It is impossible to describe BJJ unless you include the idea of pressure.
Since most of BJJ is played on the ground,
you are consistently making contact with the ground and your opponent…
there are multiple pressures.
From the top position,
there is the pressure on the ground and on your opponent
that keeps you from falling over
which is also called the Base of Support…
But there are other pressures you apply.
You apply force to your opponent
in order to make space to move to your next position.
But there is one more pressure that is placed –
specifically on your opponent.
It that pressure I want to explore for the moment.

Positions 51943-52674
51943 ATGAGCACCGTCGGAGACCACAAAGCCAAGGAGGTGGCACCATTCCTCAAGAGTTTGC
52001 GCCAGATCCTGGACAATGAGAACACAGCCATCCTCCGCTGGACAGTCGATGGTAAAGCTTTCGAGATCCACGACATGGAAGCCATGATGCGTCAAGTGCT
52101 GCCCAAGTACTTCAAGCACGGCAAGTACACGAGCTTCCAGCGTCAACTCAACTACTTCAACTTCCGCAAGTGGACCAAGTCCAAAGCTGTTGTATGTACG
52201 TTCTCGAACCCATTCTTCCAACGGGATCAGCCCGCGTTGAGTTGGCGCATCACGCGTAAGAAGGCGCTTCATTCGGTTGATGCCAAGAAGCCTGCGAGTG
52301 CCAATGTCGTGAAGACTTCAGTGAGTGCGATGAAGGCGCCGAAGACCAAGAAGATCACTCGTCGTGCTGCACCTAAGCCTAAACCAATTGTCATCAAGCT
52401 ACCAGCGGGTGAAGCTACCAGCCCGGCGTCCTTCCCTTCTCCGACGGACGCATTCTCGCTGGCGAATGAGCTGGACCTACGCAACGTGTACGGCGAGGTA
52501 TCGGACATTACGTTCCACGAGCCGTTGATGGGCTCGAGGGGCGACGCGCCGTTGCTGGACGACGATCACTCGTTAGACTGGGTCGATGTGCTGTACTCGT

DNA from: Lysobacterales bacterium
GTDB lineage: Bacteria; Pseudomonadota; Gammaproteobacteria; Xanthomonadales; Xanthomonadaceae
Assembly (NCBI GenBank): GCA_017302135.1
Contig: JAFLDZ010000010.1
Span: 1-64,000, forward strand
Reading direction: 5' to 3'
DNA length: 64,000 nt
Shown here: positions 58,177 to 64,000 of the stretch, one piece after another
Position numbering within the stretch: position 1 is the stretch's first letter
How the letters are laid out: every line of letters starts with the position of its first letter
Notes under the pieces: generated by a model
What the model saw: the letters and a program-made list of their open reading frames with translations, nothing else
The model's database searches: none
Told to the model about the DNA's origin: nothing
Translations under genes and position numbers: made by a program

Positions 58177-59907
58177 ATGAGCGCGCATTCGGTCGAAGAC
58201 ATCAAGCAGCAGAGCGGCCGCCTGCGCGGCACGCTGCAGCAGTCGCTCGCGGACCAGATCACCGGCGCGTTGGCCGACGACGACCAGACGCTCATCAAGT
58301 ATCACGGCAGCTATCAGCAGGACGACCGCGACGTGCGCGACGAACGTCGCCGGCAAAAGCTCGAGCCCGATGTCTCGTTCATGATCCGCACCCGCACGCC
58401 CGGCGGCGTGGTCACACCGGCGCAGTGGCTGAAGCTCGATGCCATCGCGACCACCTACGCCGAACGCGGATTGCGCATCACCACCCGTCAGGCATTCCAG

BJJ is a race,
a race to the final position,
In order to win that race,
you want to speed yourself up,
slow your opponent down,
or hopefully, both.
Pressure is one of your weapons to do that.
As you are transitioning to where you want to go,
you want to stop your opponent from following you…
otherwise you cannot get ahead in the race.
In order to do that,
you have to place a pressure
counter to the place you are going to –
a counter-pressure, if you will.
Evaluate each position you are in
and the pressures you are placing
Make all the pressures be relevant
to where you are going
not losing your balance as you are getting there
and keeping your opponents from following you.
That is effective and efficient BJJ
and MA, in general.